Italian cycling president Gian Carlo Ceruti also denounced Armstrong's treatment of Simeoni as “unsportsmanlike.”
However, 1984 Giro winner Francesco Moser said having Armstrong at the Giro “wouldn't be bad, especially since he lived in Italy when he rode for Motorola and he had a great friend like Fabio Casartelli,” referring to Armstrong's former team and teammate, who died in a fall at the 1995 Tour.
Alfredo Martini, Italy's national cycling team coach from 1975 to 1997, said Armstrong could ride both the Giro and the Tour.
“A champion like him, with a team as strong as his, could do it easily,” Martini said.
Armstrong has already done some research, riding the Mortirolo in the Italian Alps in May.
US vs. Them: The tiresome conventional wisdom on Armstrong
Susan Daniels checks in with a quick review of international coverage of Lance Armstrong's 6th Tour de France victory. She pulls four stories out of hundreds that she accuses of "sour grapes," explaining that with:
"Maybe it's not national but personal," speculated Alastair Campbell in the London Times. "[A]nti-Armstrongism, anti the fact that he keeps winning their game. They respect him. They admire the way he came back from cancer. They see in him a strong character who has devoted his life to their Tour. But Chirac's France wants French winners and, if it can't have them, other Europeans. But Americans? Non, merci."
I think this whole line, which I've heard repeated a lot over the last 3 weeks, is total, 100% hokum. There are many Americans looking for reasons to be pissed at the French right now, and they'll happily hoot and holler about what a fine stomping Lance Armstrong gave those Frogs, wooooooiiieeee!
As far as I can tell, French attitudes to Armstrong are as complex and nuanced as American fan reactions to baseball stars or other athletes. Nobody hates Roger Clemens because he's from Texas; if they do, it may because of his tantrum with Mike Piazza, or because he swiped a Cy Young from a pitcher they were pulling for.
If a French cycling fan wants to boo Armstrong because they think it's time for new blood in the race, well that's part of sports, and doesn't really mean squat in the geopolitical milieu.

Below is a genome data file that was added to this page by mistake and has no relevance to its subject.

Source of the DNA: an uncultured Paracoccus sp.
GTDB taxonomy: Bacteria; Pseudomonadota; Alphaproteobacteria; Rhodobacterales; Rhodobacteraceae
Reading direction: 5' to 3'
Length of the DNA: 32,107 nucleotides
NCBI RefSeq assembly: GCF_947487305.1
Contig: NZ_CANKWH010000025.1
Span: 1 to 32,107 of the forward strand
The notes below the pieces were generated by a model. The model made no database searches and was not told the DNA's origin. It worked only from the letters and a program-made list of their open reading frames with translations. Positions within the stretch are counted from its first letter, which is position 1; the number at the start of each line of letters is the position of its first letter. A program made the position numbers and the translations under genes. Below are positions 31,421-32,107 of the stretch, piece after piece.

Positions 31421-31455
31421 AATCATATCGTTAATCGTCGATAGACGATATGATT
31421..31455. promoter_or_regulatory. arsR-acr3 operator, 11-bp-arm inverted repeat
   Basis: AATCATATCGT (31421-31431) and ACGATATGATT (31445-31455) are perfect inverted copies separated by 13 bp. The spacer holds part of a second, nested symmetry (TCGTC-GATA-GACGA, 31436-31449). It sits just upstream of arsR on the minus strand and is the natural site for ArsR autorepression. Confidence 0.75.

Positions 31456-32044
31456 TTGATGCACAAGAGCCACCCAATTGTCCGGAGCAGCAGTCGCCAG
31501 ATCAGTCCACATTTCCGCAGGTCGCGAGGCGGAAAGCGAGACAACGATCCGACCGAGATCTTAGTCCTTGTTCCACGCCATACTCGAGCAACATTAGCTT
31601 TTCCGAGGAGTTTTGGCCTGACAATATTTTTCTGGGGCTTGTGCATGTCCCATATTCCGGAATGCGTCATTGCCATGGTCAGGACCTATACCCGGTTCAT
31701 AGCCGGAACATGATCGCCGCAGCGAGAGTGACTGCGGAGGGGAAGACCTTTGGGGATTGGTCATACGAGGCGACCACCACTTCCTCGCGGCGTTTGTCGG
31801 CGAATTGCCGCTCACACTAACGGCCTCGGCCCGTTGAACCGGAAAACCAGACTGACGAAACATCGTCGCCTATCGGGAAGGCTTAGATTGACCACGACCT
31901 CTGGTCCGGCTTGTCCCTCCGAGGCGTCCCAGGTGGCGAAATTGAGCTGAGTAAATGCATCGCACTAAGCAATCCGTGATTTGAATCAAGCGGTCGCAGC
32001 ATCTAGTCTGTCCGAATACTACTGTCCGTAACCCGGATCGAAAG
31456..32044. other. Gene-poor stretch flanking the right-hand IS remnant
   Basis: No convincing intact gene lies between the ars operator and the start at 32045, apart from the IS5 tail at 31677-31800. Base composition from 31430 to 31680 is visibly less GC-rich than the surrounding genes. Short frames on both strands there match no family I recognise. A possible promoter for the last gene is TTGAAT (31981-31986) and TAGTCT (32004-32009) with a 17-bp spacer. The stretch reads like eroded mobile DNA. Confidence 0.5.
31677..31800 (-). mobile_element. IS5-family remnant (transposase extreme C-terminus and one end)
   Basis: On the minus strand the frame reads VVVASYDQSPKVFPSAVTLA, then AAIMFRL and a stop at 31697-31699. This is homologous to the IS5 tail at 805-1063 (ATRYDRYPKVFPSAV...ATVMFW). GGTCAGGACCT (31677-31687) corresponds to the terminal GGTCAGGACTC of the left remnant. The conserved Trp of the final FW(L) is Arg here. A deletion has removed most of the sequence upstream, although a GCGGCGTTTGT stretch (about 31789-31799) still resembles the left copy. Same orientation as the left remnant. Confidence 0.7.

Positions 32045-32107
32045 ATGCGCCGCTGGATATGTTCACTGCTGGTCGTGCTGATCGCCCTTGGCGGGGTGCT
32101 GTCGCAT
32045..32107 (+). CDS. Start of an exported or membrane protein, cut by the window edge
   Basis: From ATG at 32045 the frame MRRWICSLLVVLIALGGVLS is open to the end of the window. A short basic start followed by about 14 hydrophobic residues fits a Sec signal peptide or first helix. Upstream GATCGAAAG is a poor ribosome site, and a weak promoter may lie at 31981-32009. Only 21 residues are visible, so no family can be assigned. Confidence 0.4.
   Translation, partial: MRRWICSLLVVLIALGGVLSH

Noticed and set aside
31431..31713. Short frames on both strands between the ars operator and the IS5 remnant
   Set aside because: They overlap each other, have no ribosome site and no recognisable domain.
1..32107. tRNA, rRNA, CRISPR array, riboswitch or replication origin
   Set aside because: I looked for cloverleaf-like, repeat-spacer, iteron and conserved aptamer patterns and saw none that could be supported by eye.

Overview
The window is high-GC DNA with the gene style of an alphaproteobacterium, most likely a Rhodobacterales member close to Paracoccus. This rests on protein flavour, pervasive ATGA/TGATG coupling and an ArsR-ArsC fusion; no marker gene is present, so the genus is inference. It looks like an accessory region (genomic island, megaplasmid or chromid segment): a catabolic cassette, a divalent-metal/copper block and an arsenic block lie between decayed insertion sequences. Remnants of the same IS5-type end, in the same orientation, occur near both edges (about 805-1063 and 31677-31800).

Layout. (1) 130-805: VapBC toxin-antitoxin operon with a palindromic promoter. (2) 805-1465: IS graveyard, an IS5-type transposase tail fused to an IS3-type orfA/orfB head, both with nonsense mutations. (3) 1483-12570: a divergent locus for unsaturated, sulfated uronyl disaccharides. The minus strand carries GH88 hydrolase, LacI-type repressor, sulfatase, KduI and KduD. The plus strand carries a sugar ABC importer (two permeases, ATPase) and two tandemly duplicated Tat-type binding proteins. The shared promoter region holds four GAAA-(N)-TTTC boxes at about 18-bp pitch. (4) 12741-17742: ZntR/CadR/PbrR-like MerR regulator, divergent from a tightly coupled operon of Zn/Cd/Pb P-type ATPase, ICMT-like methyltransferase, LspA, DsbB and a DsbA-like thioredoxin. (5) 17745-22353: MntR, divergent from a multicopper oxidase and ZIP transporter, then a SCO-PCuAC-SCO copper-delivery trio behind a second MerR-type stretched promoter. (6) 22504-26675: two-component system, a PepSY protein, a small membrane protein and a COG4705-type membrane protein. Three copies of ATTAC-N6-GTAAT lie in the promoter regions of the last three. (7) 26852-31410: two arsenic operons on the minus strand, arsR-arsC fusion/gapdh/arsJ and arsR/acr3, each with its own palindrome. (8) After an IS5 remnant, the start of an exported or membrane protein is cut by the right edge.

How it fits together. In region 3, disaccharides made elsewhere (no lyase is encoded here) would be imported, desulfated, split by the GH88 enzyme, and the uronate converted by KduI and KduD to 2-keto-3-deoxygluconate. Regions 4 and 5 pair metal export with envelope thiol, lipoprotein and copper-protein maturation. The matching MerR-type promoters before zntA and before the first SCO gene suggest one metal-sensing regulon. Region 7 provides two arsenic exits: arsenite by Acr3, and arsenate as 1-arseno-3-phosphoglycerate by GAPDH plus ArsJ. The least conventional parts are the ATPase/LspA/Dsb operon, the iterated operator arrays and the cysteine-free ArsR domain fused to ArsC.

Sally Jenkins online chat
Sally Jenkins was Lance Armstrong's co-author on both books. She's also covered the Tour de France for the Washington Post, where she did an online chat yesterday concerning Armstrong, doping, the future of US Postal, Sheryl Crow, Armstrong's kids, and what he'll do next year; all topics that have come up right here over the last few weeks. Jenkins (unsurprisingly, I guess) has no kind words for Greg LeMond.
Here's an excerpt on doping:
Crofton, Md.: Don't you think that Lance Armstrong's run in the Tour de France is more about his impact upon the sport because he really believes that "every second" does count. It is one heck of a motivator to be told you have the big "C" and your chances to become immortal are really tied to a defining memorable event as opposed to anything else. That is precisely why I do not believe that he uses any drugs - he is afraid of that image being tarnished. Do you agree? - CSP
Sally Jenkins: He once told me, two years out from chemotherapy, how poisoned the cancer and the chemo made him feel, and that he was just starting to feel "clean again." I've never forgotten that, and how seriously he said it. For that reason it's very hard for me to believe he'd put anything dangerous in his body. I've said it before and I'll say it again:
I believe in Lance Armstrong as a man and as an athlete. He beat cancer straight up, fair and square, and I believe he has won six Tours exactly the same way.
Also, I love him as a friend.
LA by AL
Annie Leibovitz did a photo shoot with Lance Armstrong way back in 1999. Above is the result, possibly not work safe though not indecent.
Seen at Fleshbot.
Ullrich will confront Godefroot
T-Mobile team director Walter Godefroot has publicly said what everybody else thinks, that Jan Ullrich lacks the commitment it takes to beat Lance Armstrong.
Ullrich finished fourth in this year's race, prompting Godefroot to say the German "cycled to live", while winner Lance Armstrong "lives for cycling".
Ullrich says he "cannot let that go."
"I will clear up what he has said. If he says it to my face then I will take the appropriate steps."
Hamilton: 'I swear on my wife's life and the grave of my dog' doping story not true
The claim that I, along with another teammate, approached a team doctor and asked him questions about doping products back in 1996 is absolutely false. I swear on my wife's life and the grave of my dog that I never asked that man about anything of the sort. If you know anything about me, you know this is as emphatic as I can be.
Hamilton also references a VeloNews article from 2001 that discusses the same allegations. Ironically, in the same 2001 article, Lance Armstrong's manager Bill Stapleton is asked if Armstrong has any plans to sue David Walsh over allegations that had recently appeared in the Sunday Times.
Hamilton says his recovery is coming along, but complicated by his swelling:
My back is on the mend. I've started riding again which feels good. The heat has been cranked up to high here in Spain, which is just what the doctor ordered. I'm seeing a number of specialists to design a good recovery program. So far the MRIs and X-Rays have been negative for fractures and tears. Damage can be a little difficult to detect when there is as much swelling as I have, so we are keeping a close eye on things, and will do follow up scans next week to confirm what we hope is true.
We'll see if he can recover in time for the August Olympics.
Millar: I'll work to warn young cyclists